Education, universally, has evidently proven itself to be the sine qua non to the development, progress and advancement of a nation. As a result of this, it plays a pivotal role in the development, progress and advancement of all other sectors of the social, political and economic enclave of such a nation. Pathetically however, despite this indisputable fact, the story of education continues, day-in and day-out, to remain one of tragedy in Nigeria. Education, particularly (though not singularly) tertiary education, continually suffers from abject neglect by the Nigerian ruling class, which starves the tertiary institutions of funds. According to a UNESCO report, the average budgetary allocation to education in sub-Saharan Africa is 21%; Nigeria’s record is less than 9%! This compels the authorities of such institutions to charge the students all kinds of exorbitant and obnoxious fees.

The crisis in the Nigerian pension scheme can be best appreciated when one has a graphic view of the inhuman and highly degrading conditions pensioners have been subjected to. It is either a case of non-payment of pensions and gratuity, or the creation of undue bottlenecks to frustrate and kill pensioners. They are constantly to go for worthless “identification parades”, and “verification exercises”, tortured in long queues, receive insults from dubious government officials or their servants, etc. The following examples show what the situation is.

It is important that we view the situation in Sierra Leone from its roots, i.e. from neo-colonial independence. The current civil war is a confirmation of the impasse capitalism has landed the country in. It is a reflection of the total failure of neo-colonial capitalism. All it can guarantee in the long run, unless the workers take power, is barbarism.

Today is the fourth day of the Nigerian Labour Congress’ four-day warning general strike. However, the strike may be resumed on Monday after the police have killed, arrested and beaten workers and trade union leaders. The general strike is posing the question of power, but the union leaders refuse to call for the downfall of the government.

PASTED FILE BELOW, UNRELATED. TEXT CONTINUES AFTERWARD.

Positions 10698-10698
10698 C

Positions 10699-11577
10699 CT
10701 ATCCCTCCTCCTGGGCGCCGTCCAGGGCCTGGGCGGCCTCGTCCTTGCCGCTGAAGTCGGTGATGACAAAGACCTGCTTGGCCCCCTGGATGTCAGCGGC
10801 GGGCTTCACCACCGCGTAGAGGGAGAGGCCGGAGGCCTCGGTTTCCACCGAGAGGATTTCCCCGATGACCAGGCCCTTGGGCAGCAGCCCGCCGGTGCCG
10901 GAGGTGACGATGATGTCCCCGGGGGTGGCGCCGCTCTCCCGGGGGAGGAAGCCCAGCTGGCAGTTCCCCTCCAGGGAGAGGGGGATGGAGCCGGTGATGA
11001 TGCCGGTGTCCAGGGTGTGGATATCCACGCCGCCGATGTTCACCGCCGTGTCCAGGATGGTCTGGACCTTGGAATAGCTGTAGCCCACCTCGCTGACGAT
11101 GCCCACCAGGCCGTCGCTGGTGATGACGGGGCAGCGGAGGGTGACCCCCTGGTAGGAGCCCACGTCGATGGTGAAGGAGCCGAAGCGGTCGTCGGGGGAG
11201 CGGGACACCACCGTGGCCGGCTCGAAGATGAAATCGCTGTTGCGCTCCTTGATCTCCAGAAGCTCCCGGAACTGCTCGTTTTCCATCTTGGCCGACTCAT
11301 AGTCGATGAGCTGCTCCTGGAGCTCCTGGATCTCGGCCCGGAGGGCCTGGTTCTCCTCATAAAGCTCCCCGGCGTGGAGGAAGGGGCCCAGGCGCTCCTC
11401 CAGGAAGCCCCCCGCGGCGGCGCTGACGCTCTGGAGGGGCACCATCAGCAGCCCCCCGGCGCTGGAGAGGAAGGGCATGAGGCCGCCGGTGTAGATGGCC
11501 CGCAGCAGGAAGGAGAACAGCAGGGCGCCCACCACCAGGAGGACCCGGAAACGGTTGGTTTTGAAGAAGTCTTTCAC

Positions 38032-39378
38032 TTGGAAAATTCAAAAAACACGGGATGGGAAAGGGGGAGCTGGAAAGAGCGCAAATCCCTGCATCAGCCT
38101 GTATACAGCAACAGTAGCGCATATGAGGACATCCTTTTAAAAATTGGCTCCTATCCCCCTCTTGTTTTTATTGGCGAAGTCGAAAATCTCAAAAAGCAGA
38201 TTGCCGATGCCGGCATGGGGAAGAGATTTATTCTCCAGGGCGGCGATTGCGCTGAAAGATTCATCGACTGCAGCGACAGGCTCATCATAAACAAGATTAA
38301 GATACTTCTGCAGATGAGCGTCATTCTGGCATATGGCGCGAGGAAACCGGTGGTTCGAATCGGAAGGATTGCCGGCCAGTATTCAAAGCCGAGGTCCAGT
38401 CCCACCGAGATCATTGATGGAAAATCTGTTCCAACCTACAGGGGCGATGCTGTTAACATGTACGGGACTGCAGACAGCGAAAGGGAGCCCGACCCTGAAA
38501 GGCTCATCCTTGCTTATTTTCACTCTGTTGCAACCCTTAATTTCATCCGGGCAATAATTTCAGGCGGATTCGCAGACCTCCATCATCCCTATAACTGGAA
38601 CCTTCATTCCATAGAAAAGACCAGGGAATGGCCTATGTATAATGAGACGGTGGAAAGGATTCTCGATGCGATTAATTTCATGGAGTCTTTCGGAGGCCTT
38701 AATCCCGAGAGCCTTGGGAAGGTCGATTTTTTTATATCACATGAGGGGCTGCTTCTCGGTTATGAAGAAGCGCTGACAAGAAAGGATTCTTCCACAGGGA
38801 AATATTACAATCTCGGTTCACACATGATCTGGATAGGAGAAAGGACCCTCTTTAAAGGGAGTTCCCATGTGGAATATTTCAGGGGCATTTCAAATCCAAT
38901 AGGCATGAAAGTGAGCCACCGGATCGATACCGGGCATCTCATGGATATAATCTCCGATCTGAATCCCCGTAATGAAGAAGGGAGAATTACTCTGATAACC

In May 1997 Kabila came to power in the former Zaire (which he renamed the Democratic Republic of Congo), ousting dictator Mobutu. The US diplomacy was euphoric. They now had a string of "client" regimes which included Ethiopia, Eritrea, Uganda, Rwanda, the DR of Congo and also a great deal of South Africa's foreign policy in the region was dictated by Washington. But many things have happened since. At least nine African countries have become involved in the Congo conflict which broke out on August 2. What is the meaning of the conflict in the DR of Congo?

This article, by Ted Grant, deals with the refugee crisis in Central Africa at the end of 1996, when Belgium and French imperialists were demanding military intervention in the area for 'humanitarian purposes'.

On October 16, 1997, the troops of the former president of Congo Brazzaville, M. Sassou Nguesso, took control of the capital Brazzaville, thus ousting the current president Pascal Lissouba, after a five month long civil war. It would be very difficult to understand the reasons for this conflict without taking into account the background struggle for influence between French and US imperialism in Africa, and the interests of the different oil companies in the rich oil fields in Congo Brazzaville's Atlantic coast.

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